Let us end with a quotation from the speech given by Mr. Yehuda Hamiel: "Before you stands a member of the Jewish people, one who was snatched from the deathly inferno, born in the town of Ostrolenka and speaking to you of a book on the Jewish community of Ostrolenka that is no more. The book is a commemoration and a monument to the thousands of Jews from all walks of community life, to its institutions and to its life style... a Jewish community amongst other communities in Poland that had flourished for hundreds of years until the Grim Reaper descended on it and extinguished every memory, all the splendor of the Jewish people."

We thank Yehuda Hamiel for organizing the tour and for giving us the privilege of visiting the town in which our families were born, and to hear facts and gain impressions and experiences firsthand.

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The Jewish Woman in Poland
by Ziva Cohen

The principal role of the Jewish woman in Poland was summed up in the term "Yiddishe Mama" - a woman devoted to her family, a faithful wife and a loving, caring mother. Her traits typified the woman in her biological role as a mother, child bearer, and propagator of the family and the family name. Such a woman is described at times as being helpless and fragile, and dependent on her husband; in most cases, however, she is depicted as courageous, resourceful and one who is able to come face to face with harsh realities. From the end of the 18th century and into the 19th century, a change took place in the status of women in general, and Jewish women in particular. This change occurred against the backdrop of the industrial age, the development of a bourgeois society, the spread of education, especially in the big cities such as Warsaw and Krakow (where intellectuals proclaimed "Women's Emancipation!"), as well as the appearance of feminist movements that advocated women's liberation.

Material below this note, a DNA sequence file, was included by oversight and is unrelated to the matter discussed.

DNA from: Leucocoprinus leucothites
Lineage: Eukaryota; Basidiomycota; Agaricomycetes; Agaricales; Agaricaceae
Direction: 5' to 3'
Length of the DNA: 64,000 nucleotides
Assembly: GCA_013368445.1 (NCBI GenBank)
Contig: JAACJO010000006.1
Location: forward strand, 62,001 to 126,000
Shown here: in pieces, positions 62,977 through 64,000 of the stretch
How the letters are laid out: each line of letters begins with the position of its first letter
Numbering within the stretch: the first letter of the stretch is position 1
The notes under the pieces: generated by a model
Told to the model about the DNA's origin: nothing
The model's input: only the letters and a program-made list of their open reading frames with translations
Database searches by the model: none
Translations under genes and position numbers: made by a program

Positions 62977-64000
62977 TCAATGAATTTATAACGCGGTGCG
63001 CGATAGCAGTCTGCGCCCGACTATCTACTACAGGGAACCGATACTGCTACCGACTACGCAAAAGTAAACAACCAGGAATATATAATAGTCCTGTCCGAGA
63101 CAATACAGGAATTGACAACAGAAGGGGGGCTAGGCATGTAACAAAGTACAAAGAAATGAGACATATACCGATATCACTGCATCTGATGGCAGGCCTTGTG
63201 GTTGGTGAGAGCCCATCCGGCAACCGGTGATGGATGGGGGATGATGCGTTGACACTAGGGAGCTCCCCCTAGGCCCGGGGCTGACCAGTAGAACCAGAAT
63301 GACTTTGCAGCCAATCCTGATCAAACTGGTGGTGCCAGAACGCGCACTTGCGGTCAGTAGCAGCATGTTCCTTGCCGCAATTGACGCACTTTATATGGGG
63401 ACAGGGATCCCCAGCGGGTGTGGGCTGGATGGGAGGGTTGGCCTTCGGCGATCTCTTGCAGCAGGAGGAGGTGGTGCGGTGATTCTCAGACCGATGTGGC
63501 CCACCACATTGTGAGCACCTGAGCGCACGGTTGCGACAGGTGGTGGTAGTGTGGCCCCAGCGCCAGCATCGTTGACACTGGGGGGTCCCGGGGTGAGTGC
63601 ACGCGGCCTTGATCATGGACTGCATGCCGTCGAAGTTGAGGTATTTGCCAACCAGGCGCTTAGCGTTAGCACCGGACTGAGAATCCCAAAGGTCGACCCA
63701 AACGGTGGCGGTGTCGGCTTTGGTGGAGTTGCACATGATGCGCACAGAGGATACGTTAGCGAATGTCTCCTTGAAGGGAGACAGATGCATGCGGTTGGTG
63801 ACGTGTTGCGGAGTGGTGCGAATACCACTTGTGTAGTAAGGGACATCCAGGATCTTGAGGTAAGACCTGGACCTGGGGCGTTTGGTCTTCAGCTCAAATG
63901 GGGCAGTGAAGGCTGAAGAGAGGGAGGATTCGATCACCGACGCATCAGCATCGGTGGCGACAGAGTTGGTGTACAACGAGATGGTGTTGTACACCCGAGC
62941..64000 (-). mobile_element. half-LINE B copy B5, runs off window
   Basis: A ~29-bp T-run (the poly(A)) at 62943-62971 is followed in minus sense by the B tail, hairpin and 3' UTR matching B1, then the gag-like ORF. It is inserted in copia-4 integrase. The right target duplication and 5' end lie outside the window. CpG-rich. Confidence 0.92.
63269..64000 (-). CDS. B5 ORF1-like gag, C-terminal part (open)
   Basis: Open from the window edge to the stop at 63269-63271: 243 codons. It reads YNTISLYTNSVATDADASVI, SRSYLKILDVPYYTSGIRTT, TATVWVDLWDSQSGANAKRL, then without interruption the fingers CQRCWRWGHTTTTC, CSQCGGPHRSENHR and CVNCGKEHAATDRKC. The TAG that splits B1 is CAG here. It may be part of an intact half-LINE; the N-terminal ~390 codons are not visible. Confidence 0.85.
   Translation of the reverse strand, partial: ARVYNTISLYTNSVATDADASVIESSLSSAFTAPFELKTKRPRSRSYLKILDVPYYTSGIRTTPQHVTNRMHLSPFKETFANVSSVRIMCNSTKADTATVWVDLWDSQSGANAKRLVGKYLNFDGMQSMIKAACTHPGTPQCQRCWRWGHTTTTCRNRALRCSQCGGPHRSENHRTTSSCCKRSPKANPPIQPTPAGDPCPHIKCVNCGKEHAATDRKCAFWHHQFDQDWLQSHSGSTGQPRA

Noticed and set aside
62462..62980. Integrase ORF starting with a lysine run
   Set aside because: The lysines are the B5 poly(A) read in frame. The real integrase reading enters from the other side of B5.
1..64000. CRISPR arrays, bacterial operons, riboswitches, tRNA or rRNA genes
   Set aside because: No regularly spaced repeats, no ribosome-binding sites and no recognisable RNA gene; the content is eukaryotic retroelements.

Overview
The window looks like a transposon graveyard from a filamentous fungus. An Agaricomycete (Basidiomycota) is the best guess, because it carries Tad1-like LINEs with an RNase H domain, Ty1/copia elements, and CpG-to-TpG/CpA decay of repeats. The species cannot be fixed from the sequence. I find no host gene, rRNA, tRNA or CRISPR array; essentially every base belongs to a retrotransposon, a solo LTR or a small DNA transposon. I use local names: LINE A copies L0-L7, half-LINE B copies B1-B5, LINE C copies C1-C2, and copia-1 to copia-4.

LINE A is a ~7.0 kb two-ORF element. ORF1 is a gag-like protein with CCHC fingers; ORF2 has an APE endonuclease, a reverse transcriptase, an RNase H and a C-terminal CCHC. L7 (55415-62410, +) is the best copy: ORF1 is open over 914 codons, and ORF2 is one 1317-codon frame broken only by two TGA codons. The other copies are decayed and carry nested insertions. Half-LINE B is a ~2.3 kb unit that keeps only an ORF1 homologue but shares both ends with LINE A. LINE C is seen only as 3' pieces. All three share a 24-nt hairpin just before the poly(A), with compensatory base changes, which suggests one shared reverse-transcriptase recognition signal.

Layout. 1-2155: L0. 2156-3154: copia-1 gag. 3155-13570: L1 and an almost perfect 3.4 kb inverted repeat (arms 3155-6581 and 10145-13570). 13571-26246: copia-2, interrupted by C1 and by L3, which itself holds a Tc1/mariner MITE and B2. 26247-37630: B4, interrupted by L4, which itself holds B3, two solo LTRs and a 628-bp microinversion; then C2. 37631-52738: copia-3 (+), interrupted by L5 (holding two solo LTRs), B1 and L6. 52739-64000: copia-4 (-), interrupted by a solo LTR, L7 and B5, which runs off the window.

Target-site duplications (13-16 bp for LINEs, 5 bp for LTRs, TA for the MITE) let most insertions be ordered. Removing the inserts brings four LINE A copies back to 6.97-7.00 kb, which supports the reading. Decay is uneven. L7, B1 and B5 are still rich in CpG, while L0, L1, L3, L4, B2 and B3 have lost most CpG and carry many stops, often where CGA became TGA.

There were a number of reasons for the change in women's status:
- The need to rely on a female work force in the mass production that was part of the industrial age.
- The spread of individualism, which strovve to recognize women's right to self-esteem.
- The demand for a democratic society and social equality.

When women started to constitute a link in the industrial chain, with all the professional demands that this entailed, claims began to be made for training programs, which at times took the woman away from the home and created a new status for her.